W How are you?
Herrmann: I cannot complain. The hip pinches a bit. This is a souvenir of my Monte Carlo accident in 1955. I got an artificial hip joint many years ago. That worked out wonderfully. Unfortunately, I fell for it again later. It was bent and had to get out. There is now a piece of wire around the hipbone. It hurts a bit when I run for longer.
What are you most proud of?
Herrmann: That is very difficult to answer given almost 19 years of racing. Of course you are proud of every victory, but maybe the 1970 conclusion at Le Mans was the culmination. It was my last race and Porsche's first overall victory. That rounded off my career and was a wonderful farewell.
Was the resignation always planned like this?
Herrmann: In 1969 I lost a few meters to Jacky Ickx at Le Mans. In my time, very, very many racing drivers had fatal accidents. My sons were born at the same time. Of course, my wife insisted that I break up. Before each race, she gave the Porsche mechanics a piece of paper to remind me of her wish. At the Targa Florio I was once handed a note from my son. He was only four years old and couldn't actually write at all. Nevertheless, it said: Please dad, drive slowly. How is that supposed to work with a racing driver? Madelaine went to great lengths to get me off the running. It was very clear to me that I was in the yearWould stop in 1970. It doesn't matter how. I made the decision in early 1970. Nobody knew about it. Not my wife, and neither did Mrs Piëchnicht, who was my boss. Before leaving for Le Mans, my wife asked me: Hans, if you win there, will you quit? I spontaneously said yes. Now I've actually won and I've kept my word. I would have done it if I hadn't won. The problem was that I had an agreement with Porsche for the entire season. You can hardly say contract with two sides. Ms. Piëch didn't agree when I told her at the award ceremony that I had just driven my last race. She was really pissed off, and she was tough, like the son too. Ms. Porsche got it. She hugged me and just said; Thank God. I then made sure that Denis Hulme drives the remaining races for me. It was more than a substitute. After all, Hulme was world champion. The commercial councilor was satisfied.
Have you ever regretted your resignation?
Herrmann: It was clear to me : I stop. I never had a problem with that. But since then I've had to work. The decision was in my head. That's why everyone was amazed at how easily I took it.
How strongly did you believe in Le Mans victory?
Herrmann : You cannot plan Le Mans victories. My experience helped me there. And that I had a teammate in Dick Attwood who did what I told him to do. We didn't want to win the race in the first hour. The year before, Jacky Ickx had demonstrated that you can also win Le Mans if you walk to the car at the start and then back off. Attwood understood that we have to last 24 hours, not eleven. I drove at Le Mans 13 times, retired six times, and already had second and third places. After about 12 hours I had the feeling that it might work this time. It was an extremely difficult race. The rain has constantly changed its intensity. We didn't change the tires because of the wear and tear, but because it rained sometimes more, sometimes less. We constantly had to adapt to the situation. It was really dangerous. The track was wet to varying degrees, plus the large differences in speed between the individual cars. Up to 100 km /h on the straight. We drove 384 km /h on the straight in practice. Back then there was still no chicanery on the straight. For the race we downgraded the transmission to 350 km /h so that the car would last. You have to imagine this. The car was constantly moving, not staying in lane. You always had to hold the steering wheel lightly against it. There was nothing to do with resting.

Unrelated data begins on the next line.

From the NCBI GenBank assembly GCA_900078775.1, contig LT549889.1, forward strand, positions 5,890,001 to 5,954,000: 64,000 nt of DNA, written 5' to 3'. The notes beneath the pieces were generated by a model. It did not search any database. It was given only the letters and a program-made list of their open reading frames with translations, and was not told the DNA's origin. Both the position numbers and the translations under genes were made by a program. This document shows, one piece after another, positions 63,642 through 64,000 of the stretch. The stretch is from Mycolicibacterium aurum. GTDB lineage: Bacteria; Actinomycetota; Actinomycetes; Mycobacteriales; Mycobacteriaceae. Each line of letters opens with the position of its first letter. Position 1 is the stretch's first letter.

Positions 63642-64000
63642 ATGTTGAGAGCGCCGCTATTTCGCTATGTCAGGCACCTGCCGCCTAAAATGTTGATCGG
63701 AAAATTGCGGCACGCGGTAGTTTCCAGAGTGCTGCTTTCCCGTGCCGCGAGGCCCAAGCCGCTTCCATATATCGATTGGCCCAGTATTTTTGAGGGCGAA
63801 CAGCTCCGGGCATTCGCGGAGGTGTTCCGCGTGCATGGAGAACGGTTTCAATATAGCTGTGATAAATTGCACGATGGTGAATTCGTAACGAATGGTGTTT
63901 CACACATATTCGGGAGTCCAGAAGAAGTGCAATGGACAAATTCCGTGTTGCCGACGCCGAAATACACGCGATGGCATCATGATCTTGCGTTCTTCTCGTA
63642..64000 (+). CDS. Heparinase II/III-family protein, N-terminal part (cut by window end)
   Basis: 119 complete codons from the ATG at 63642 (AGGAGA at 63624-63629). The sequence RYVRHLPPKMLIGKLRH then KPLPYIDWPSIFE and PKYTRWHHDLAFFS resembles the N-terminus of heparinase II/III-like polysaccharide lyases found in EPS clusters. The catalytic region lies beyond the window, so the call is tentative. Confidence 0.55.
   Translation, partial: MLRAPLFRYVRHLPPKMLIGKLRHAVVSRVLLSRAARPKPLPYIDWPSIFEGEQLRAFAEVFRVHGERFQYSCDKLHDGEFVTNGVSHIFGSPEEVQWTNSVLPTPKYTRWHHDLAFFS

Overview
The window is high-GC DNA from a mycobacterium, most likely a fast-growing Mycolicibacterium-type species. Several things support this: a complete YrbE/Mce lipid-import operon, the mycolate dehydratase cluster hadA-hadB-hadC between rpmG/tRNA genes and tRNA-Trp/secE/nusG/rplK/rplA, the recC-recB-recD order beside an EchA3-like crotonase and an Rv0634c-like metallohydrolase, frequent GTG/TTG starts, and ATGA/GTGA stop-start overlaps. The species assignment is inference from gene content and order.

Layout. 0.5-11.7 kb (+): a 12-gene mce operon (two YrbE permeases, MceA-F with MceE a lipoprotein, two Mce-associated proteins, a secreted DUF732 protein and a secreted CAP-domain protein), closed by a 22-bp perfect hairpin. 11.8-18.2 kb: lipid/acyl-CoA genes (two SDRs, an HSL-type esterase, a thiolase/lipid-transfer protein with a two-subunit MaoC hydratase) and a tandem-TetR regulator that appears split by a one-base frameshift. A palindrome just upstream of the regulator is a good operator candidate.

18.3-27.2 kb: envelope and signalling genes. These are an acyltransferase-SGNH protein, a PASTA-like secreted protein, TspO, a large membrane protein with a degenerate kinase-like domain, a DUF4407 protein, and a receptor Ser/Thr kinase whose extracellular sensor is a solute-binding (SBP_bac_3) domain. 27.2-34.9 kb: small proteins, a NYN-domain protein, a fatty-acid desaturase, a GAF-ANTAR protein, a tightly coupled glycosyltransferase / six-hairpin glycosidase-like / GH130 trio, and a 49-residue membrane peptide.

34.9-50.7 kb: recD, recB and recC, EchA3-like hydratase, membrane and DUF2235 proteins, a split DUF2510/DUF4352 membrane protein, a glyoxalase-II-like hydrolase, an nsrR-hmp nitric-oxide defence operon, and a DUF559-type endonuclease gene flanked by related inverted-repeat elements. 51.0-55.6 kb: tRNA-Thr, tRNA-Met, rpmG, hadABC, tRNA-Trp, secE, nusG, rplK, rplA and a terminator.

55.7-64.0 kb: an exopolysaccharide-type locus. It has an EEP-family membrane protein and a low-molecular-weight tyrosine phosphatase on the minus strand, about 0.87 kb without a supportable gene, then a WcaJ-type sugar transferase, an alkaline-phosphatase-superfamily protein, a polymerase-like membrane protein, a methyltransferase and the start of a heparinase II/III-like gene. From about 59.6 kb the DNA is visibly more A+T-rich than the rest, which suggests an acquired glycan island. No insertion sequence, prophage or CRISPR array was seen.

Was the thought: This is my last race?
Herrmann: It's me Race fully driven. HalfRacing driver, that doesn't work. I already knew that I was very lucky. With so many friends you've lost, your thoughts are already there. I didn't want to strain fate any longer.
Were you prepared for life afterwards?
Herrmann: We wanted one Open the hotel in the Schlossstrasse in Stuttgart. We had bought a house in downtown Stuttgart and wanted to convert it into a guest house. It failed because of the parking lots. With so many rooms, we should have had a corresponding number of parking spaces. We couldn't. That was how it was done. Then my racing colleague Jaroslav Juhan called. He had brought the starting aid Snowgrip with him from Norway. We marketed them. Suddenly I was in the middle of work. I traveled across Germany and offered the system to every car dealer. Since I was really well known at the time, the doors were open to me everywhere. All the newspapers wrote about it. That was free advertising. Thanks to my name and my contacts, it was a complete success. This resulted in a car accessories business. With up to nine employees.
Were you not a trained pastry chef?
Herrmann: We had a coffee house in Stuttgart at home. So it was clear that I would take over the coffee house. That's why I had to do an apprenticeship as a pastry chef. But I just wanted to be a racing driver. After the career, it was no longer an issue. The auto accessories business was going too well.
How did you actually become a 26-year-old Mercedes factory driver?